Less is more. The single shade approach.

Restoring a single central incisor is always a big challenge because we have to mimic nature by recreating not only color, but shape and texture as well. Knowledge is needed to be able to apply reliable methods and to master our products, always considering what the less invasive approach is. About being minimally invasive, direct composites are, most of the time, the solution that we end up choosing.
Can we restore in a fast way while getting a predictable yet great outcome with only one shade? In more cases than you might think, the answer is yes. In this article, we will see how to do a nice direct veneer with a new composite (Filtek Universal, 3M) in a quick and satisfying procedure.

dark old composite restoration

Fig.1
This young lady came to our attention to solve an aesthetic issue on her 21. She was asking to get a fast, aesthetic and inexpensive restoration.

ugly composite restoration on upper central incisor

Fig.2
In this retracted, contrasted view (black matte background Flexipalettes, Smile Line) shows that not only the composite restoration on 21 failed, but the buccal surface is altered too. The mesial part of 22 will need to be restored as well.

ugly composite restoration on upper central incisor

Fig.3
Retracted cross-polarized view with flexipalettes, shows that the color of the teeth is quite homogenous and allows us to think that a one shade restoration will be enough to solve the case.

occlusal view for buccal anatomy assessment

Fig.4
With the occlusal view we can observe the lack of volume on both 21 and 22.

vita shade matching

Fig.5
The color is checked with Vita shade guide and we choose A1. After this step, we know that we will use only one syringe of A1 shade (Filtek Universal, 3M).

rubber dam isolation on central incisor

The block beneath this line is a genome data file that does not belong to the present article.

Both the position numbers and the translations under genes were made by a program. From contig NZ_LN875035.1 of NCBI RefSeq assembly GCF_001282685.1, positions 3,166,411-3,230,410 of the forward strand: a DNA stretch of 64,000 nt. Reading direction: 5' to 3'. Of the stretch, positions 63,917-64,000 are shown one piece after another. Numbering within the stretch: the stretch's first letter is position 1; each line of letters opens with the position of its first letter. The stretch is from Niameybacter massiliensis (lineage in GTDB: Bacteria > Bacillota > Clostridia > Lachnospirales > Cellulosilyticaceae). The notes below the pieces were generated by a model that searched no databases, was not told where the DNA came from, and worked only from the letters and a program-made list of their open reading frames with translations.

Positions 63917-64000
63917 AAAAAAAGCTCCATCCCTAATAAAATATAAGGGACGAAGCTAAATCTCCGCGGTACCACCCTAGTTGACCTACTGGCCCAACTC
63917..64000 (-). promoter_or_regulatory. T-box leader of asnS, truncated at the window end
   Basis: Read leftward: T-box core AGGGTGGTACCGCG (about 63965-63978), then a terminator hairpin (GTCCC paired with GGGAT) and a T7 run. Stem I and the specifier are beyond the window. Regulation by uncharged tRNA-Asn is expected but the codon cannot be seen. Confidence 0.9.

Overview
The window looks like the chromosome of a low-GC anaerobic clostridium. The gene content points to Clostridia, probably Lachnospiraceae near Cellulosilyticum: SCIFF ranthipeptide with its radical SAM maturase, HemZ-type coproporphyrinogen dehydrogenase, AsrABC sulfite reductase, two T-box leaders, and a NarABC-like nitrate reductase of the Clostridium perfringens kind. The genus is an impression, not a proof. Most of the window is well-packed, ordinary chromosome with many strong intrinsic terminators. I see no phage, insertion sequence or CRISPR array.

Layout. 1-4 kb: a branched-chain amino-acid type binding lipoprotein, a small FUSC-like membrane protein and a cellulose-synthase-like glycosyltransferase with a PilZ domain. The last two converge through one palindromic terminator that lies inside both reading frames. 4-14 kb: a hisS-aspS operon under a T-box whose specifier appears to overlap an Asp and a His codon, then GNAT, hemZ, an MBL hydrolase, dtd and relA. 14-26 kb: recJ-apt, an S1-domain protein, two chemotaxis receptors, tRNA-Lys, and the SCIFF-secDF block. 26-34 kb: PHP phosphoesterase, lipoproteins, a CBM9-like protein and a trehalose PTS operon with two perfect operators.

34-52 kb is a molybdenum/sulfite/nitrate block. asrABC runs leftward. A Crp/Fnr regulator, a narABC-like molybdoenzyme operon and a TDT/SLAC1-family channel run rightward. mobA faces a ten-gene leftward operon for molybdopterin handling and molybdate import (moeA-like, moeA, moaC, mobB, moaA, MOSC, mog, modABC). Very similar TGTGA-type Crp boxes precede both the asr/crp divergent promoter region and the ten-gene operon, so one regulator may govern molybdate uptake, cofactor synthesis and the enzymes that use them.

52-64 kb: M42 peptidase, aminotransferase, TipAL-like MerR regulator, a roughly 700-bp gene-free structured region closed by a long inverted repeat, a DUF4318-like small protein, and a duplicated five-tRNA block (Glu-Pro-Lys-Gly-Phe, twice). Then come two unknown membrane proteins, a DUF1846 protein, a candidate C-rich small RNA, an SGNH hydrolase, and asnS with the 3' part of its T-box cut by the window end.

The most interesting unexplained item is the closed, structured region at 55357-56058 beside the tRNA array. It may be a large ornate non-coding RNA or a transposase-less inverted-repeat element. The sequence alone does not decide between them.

Fig.6
For any restorative treatment, the use of the rubber dam is mandatory. A ligature is done to access to whole buccal surface of tooth 21.

class 4 cavity preparation and bevel on central incisor

Fig.7
The old restoration is removed, a buccal chamfer is done and all the tooth is carefully polished. Tooth 22 is only polished to remove aprismatic enamel to improve adhesion.

microbrush for enamel bonding

Fig.8
The teeth are sandblasted, etched and an universal bonding (Scotchbond Universal, 3M) is brushed and light cured for 1 minute.

palatal shell for class 4 composite filling

Fig.9
Even in single-shade approaches, the layering technique we used was the classic one. First, the palatal wall is built with the aid of a silicone stent.

vertical metal matrix for proximal incisor composite

Fig.10
Then proximal walls are made by using curved metal posterior matrices and wooden wedge (My Custom Ring kit, Polydentia)

composite layering for direct veneering

Fig.11
The whole surface is covered with an A1 shade (Filtek Universal, 3M). To smooth the surface Compobrush (Smile Line) is used.

composite direct veneering

Fig.12
A small spacing was left to add some white tints to mirror the white spots on tooth 11.

glycerine gel for final light curing of composite

Fig.13
A final layer of A1 shade is added to cover the stains and to restore 2. The final light curing cycle is done during 1 minute, under glycerine gel to prevent the outer polymerisation to be inhibited the oxygen inhibited.

final shaping of direct composite powder

Fig.14
The last step is actually the most important one in the Single Shade approach.
Contouring and 3D shaping are even more crucial, and will give the restoration a seamless, natural look. Three are the steps we must follow:
– Contouring, to remove overhangs and give the restoration its final shape
– Finishing, by correctly placing the transition lines and create texture
– Polishing, to get the perfect final gloss
All these steps are done by using Style Italiano Finishing Style bur kit (Komet), 3M Soflex discs, and a goat brush with polishing paste (Enamel Shiny kit, Bisico).

final result before teeth rehydration

Fig.15
The final outcome after rubber dam removal shows more chromatic restorations.
That’s good news, actually, because when teeth will rehydrate, the shade will probably match. A check-up is scheduled a few days later and some more finishing and polishing steps will be done to improve the result.

composite veneer on left central incisor

Fig.16
2 days after, we have improved the shape and texture and the color is satisfying.

natural composite restorations

Fig.17
Lateral view of the final smile.

final smile with restored teeth

Fig.18
Final smile of our happy patient. One shade, one material, one session, low price!

Conclusions

Thanks to these new materials and reliable techniques, restoring a single central with a direct restoration has become possible, fast and predictable.

Bibliography

1. Manauta J, Salat A. Layers: an atlas of composite resin stratification. Quintessence 2012.
2. Devoto W, Saracinelli M, Manauta J. Composites in every day practice: How to choose the right material and simplify application techniques in the anterior teeth JEAD, Jan. 2010

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